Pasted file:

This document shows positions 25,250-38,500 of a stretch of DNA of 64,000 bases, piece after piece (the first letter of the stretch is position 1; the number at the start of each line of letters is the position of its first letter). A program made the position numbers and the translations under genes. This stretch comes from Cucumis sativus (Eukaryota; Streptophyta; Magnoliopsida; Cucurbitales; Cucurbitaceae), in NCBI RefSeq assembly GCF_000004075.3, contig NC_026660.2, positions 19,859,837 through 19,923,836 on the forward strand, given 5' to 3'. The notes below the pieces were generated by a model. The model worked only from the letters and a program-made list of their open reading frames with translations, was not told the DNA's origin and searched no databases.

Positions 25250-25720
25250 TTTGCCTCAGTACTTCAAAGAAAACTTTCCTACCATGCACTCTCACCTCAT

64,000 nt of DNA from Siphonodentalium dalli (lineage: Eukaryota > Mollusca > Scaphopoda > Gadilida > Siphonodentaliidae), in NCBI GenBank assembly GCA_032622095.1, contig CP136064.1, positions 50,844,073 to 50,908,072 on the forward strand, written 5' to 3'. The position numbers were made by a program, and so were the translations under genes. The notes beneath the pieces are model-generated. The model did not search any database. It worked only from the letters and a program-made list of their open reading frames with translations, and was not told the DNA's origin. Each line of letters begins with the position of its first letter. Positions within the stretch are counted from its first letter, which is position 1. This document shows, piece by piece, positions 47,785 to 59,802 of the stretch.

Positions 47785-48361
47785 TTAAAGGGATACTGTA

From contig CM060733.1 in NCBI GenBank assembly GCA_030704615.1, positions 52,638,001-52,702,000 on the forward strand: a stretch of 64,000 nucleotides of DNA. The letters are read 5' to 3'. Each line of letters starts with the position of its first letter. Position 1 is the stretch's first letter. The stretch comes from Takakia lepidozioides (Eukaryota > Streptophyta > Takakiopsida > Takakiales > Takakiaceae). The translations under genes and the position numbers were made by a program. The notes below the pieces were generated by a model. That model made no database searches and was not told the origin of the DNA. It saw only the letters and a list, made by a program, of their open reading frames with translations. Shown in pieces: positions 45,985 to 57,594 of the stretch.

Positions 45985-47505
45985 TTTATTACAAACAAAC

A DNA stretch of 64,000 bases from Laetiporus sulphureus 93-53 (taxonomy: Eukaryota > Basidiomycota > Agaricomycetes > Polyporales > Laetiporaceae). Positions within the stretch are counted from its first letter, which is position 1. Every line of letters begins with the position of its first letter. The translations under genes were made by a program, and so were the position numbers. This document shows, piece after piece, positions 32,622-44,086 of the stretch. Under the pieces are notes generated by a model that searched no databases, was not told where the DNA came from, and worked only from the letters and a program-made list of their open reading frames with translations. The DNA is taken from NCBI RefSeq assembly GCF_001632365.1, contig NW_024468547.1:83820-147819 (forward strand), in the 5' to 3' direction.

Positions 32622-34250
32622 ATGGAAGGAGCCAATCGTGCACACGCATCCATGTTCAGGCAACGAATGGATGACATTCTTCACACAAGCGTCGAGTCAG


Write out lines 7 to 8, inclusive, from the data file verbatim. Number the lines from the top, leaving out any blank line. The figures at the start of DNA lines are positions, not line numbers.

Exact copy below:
From contig CM060733.1 in NCBI GenBank assembly GCA_030704615.1, positions 52,638,001-52,702,000 on the forward strand: a stretch of 64,000 nucleotides of DNA. The letters are read 5' to 3'. Each line of letters starts with the position of its first letter. Position 1 is the stretch's first letter. The stretch comes from Takakia lepidozioides (Eukaryota > Streptophyta > Takakiopsida > Takakiales > Takakiaceae). The translations under genes and the position numbers were made by a program. The notes below the pieces were generated by a model. That model made no database searches and was not told the origin of the DNA. It saw only the letters and a list, made by a program, of their open reading frames with translations. Shown in pieces: positions 45,985 to 57,594 of the stretch.

Positions 45985-47505